November 13-19, 2023: Poetry from Shelly Holder and Frank Freeman

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Shelly Holder

Shelly Holder is a 2023-2024 participant in The Poetry Collective at Lighthouse Writers, where she is working on her first manuscript, Naming the Marrow. She is a poetry bookclub host, generative workshop facilitator, and chapter lead of Women Who Submit for the San Gabriel Valley, an organization working to promote the publication of women and women identifying writers, especially in top tier literary journals. Her work has published in journals such as Ponder Review, Iron Horse Literary Review, and Gyroscope Review, among others. In non-poetry life, she’s in the midst of an A.S. in Library Sciences while trying keep houseplants alive and caffeine addiction to a minimum. Visit Shelly on the web here.

The following work is Copyright © 2023, and owned by Shelly Holder and may not be distributed or reprinted in any form whatsoever without written permission from the author.

Searching the Sky for Evidence of Rain

Because I don’t know if grey is technically a color
Because I never think through my thunder
Because I hung up my grandmother’s wind-chime
Because I have my father’s tempests

Because El Niño visits us here like a real boy
Because we forget & don’t name his sister
Because the weatherman too never gets it right

But mostly because I haven’t bridled the storm
get its clouds to bridal-carry me above the known


After Finally Getting the Peace and Quiet Needed to Write

Gimme a car alarm. Or another thumping argument from upstairs followed by thumping sex. Maybe a pool party with fifteen sugared up toddlers. I’ll even take a bill collector’s phone call or another angry Slack message from my boss. Perhaps some new pseudo-celebrity breakup? I need the Instagram posts, Facebook notifications, trending TikTok videos, pop-up ads, 24-hours-only department store sales, Disney princess personality quizzes, chain emails telling me I’m cursed to die if I don’t forward to ninety-nine people. Yes, anything other than what I ought to be doing. Sudden onset narcolepsy? Unexplainable new allergy to paper and/or ink? Hard-drive malfunction, complete electrical blackout—whatever it takes. Please, oh please, don’t make me face this terrible blank page.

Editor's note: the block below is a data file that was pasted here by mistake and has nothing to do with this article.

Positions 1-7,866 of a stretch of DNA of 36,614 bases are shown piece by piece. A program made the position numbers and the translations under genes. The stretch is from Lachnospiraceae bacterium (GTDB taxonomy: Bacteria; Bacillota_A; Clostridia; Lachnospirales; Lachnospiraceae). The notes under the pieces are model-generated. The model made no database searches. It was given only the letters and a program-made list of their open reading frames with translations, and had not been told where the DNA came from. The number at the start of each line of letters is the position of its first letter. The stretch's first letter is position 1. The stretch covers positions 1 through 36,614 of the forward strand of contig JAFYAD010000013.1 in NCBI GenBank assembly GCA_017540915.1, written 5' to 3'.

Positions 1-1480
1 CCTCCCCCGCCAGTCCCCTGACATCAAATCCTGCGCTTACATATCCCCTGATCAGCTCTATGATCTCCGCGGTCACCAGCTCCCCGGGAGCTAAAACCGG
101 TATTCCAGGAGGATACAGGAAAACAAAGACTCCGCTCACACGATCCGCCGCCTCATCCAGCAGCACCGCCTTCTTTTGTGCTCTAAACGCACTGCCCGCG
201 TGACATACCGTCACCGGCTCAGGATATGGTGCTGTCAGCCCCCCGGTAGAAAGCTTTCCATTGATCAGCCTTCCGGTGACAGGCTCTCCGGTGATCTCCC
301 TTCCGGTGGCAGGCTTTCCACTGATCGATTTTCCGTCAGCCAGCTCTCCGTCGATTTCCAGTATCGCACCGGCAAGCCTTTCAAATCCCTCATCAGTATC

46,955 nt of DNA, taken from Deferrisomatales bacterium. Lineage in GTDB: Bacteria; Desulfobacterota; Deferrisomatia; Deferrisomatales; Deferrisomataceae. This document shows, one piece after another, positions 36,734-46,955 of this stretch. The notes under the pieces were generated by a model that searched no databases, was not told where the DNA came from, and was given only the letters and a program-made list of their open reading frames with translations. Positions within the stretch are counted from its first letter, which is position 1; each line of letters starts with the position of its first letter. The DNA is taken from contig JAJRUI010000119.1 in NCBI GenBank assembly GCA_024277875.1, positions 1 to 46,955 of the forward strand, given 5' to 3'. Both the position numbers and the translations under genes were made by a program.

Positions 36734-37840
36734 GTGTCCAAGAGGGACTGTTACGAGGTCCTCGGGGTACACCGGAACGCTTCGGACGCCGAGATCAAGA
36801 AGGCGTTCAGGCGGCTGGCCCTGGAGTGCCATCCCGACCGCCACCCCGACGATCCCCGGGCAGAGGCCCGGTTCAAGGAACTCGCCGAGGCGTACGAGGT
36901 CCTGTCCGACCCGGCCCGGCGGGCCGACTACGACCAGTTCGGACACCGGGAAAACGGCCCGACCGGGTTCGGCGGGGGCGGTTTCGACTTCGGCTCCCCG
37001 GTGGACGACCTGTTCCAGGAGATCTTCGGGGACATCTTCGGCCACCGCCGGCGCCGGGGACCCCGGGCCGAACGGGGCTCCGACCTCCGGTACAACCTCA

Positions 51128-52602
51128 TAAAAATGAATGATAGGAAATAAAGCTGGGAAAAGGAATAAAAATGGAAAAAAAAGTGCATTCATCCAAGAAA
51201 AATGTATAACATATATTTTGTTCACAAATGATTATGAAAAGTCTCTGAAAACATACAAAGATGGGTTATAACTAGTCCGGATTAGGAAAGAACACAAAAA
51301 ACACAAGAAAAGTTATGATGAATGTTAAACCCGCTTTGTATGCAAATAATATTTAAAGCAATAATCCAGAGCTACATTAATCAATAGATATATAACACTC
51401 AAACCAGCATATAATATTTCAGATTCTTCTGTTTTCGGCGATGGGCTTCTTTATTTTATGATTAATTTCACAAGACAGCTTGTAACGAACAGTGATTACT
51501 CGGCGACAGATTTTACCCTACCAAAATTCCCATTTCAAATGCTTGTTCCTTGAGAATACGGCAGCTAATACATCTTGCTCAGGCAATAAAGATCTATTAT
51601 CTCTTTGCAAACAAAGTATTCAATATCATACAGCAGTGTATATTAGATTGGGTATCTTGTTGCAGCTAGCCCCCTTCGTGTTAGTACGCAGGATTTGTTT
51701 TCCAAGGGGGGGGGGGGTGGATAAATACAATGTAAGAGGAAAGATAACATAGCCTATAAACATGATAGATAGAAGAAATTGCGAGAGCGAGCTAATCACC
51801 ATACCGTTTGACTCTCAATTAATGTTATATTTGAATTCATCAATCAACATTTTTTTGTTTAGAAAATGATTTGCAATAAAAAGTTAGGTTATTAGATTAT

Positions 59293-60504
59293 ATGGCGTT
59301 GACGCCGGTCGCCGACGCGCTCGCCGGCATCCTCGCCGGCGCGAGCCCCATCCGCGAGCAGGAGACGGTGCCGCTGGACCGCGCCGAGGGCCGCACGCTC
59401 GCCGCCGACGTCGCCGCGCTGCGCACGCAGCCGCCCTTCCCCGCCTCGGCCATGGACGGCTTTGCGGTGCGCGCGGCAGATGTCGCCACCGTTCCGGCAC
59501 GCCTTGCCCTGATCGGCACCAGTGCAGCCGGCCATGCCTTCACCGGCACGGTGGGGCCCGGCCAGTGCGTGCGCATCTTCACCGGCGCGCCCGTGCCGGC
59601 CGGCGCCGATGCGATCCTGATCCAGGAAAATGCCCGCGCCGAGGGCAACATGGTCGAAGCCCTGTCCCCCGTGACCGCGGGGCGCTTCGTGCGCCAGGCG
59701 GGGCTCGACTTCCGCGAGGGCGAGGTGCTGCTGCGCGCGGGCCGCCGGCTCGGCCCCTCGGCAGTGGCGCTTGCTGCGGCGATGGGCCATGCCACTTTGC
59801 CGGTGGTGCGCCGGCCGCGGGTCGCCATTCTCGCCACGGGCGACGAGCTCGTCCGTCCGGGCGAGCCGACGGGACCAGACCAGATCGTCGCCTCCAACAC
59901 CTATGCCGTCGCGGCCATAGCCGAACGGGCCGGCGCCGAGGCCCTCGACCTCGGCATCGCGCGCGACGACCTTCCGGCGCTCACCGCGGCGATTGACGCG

Frank Freeman

Frank Freeman’s poetry has been most recently published in Grey Sparrow Journal, Rat’s Ass Review, San Pedro River Review, Sequoia Speaks, The Decadent Review, The Opiate, The Raven Review, Verdad, and is forthcoming in Main Street Rag. His book reviews, essays, and stories have appeared in many venues. He grew up in Texas, Connecticut, and California, moved to Boston for grad school, married a Maine woman who wanted Maine back. House, kids, dog, chickens, bees, small family business. Writes in the mornings to stay sane, keeps family business books in afternoons.

The following work is Copyright © 2023, and owned by Frank Freeman and may not be distributed or reprinted in any form whatsoever without written permission from the author.

the swallowing noise

that some of the older people in my extended family
make, the same sound my older dog makes when he curls
up in the alcove, only he doesn’t go on as long
as the humans, drives me bat shit crazy,
I wonder why. it’s especially irritating
when everything else is quiet and all you
hear is this swallowing noise but they’re not
eating anything. it’s sort of like a periodic gulp or
a smacking sound and I think why do they keep
doing that, don’t they hear themselves, what
the hell is the matter with them, they’re driving me
bat shit crazy. but then I wonder if I do the same
or something different but equally irritating. can’t
think of anything. well, whatever,
I guess we’ll all have to live together. but it
reminds me that Tolstoy wrote of these things,
how the flesh bothers the spirit, or is it
that their flesh bothers our flesh? old man
Volkonsky I think it was, something he did
irritated the hell out of his son or daughter or both,
some tic or something. and they both felt
guilty, as I do too, for the rage building up
inside at these little things, these tics and
swallowing noises, but you can’t deny the
rage, it’s there and it ain’t going away. but
finally you sigh and try to forget about it,
you tire of even the rage, though it flares up
now and then. I guess we’ll all have to live
together. bear with one another. and maybe
go outside once in a while alone and gaze
up at the stars who always stay absolutely

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